Oskar Groeing, known as the “Accountant of Auschwitz,” is set to stand trial on Tuesday, April 21 for 300,000 counts of accessory to murder during the Holocaust, and dozens of Holocaust survivors and their relatives from around the world are expected to appear in the courtroom.
As the Inquisitr previously reported, Groening, 93, worked at the death camp from May to June 1944. During these two months, 425,000 Hungarian Jews were forcibly transported by 137 trains to the camp, where 300,000 were later killed.
While Oskar admits to working at Aushwitz, he denies actively participating in the killings. His job as an “inmate money” administrator was to keep track of the money that was confiscated from the prisoners. He was also assigned to ramp duty where he seized the prisoners belongings as they made their way off of the cattle cars.
— David Nelson (@DavidNelsonNews) April 20, 2015
“Accomplice would almost be too much for me… I would describe my role as a ‘small cog in the gears.’ If you can describe that as guilt, then I am guilty, but not voluntarily. Legally speaking, I am innocent,” Oskar said.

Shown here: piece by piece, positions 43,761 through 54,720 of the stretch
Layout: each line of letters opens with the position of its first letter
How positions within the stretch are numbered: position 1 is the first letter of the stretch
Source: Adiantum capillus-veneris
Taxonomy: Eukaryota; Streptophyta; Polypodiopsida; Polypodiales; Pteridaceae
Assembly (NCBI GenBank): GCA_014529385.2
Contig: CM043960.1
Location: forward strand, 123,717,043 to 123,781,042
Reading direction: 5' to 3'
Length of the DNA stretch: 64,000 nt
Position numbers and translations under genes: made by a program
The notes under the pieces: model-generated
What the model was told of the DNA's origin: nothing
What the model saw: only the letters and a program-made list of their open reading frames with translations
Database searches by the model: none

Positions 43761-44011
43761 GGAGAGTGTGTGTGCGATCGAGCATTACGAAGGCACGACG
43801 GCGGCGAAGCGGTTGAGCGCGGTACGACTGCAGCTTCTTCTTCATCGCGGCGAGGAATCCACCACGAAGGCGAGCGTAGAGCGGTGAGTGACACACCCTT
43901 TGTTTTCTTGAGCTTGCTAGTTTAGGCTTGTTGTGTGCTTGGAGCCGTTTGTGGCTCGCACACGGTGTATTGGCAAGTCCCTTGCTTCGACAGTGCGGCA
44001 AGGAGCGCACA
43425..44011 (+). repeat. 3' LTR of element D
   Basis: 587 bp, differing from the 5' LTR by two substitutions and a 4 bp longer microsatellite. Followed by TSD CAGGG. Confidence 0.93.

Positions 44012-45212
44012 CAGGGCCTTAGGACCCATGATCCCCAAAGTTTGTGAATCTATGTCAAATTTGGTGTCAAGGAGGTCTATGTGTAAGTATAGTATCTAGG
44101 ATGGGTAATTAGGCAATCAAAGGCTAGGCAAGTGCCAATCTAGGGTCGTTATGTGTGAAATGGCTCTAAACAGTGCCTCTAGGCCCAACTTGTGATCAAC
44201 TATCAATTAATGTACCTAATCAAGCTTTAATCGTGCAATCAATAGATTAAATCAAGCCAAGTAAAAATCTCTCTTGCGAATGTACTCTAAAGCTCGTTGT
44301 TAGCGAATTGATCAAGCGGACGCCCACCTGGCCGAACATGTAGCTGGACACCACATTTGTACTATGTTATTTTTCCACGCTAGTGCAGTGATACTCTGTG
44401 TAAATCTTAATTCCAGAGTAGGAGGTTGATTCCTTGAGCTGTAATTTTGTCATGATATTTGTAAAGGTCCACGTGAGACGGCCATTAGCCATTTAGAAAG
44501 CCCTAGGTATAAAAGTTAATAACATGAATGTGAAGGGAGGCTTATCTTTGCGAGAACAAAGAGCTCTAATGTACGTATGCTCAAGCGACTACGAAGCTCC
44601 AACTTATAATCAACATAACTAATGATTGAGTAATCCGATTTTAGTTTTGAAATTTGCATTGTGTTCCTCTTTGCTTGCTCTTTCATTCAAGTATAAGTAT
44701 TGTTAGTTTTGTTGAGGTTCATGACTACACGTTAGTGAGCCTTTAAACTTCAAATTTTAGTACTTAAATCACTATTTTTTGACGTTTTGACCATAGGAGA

Efraim Zuroff, the head Nazi hunter at the Simon Wiesenthal Center, said that even the lowest guards were necessary in carrying out Hitler’s plot on annihilating the Jews.
“The system that the Nazis put in place in order to annihilate the Jewish people and the others they classified as enemies was made up of all sorts of people who fulfilled all sorts of tasks. Obviously Oskar Groening is not as guilty as (SS head) Heinrich Himmler… but he contributed his talents to helping the system carry out mass murder.”
Groening has been interviewed on more than one occasion and previously said that he vividly remembers the heinous crimes that were committed by the Nazis.
“A child who was lying there was simply pulled by the legs and chucked into a truck to be driven away,” he told the BBC in an interview 10 years ago. “And when it screamed like a sick chicken, they then bashed it against the edge of the truck so it would shut up.”
While Groening’s attorney Hans Holtermann has urged him to not give any interviews, it is believed that he will be making a statement during the trial.
According to NBC News, “a total of 63 Holocaust survivors or their relatives from the United States, Canada, Israel and elsewhere have joined the prosecution as co-plaintiffs in the closely-watched trial. Around 30 are expected in court in Lueneburg.”
“Many of the survivors, who are co-plaintiffs in the trial, are stepping on German soil for the first time since the end of Nazi regime,” Christoph Heubner, the executive vice president of the International Auschwitz Committee, told the news site.
[Photo by Christopher Furlong/Getty Images]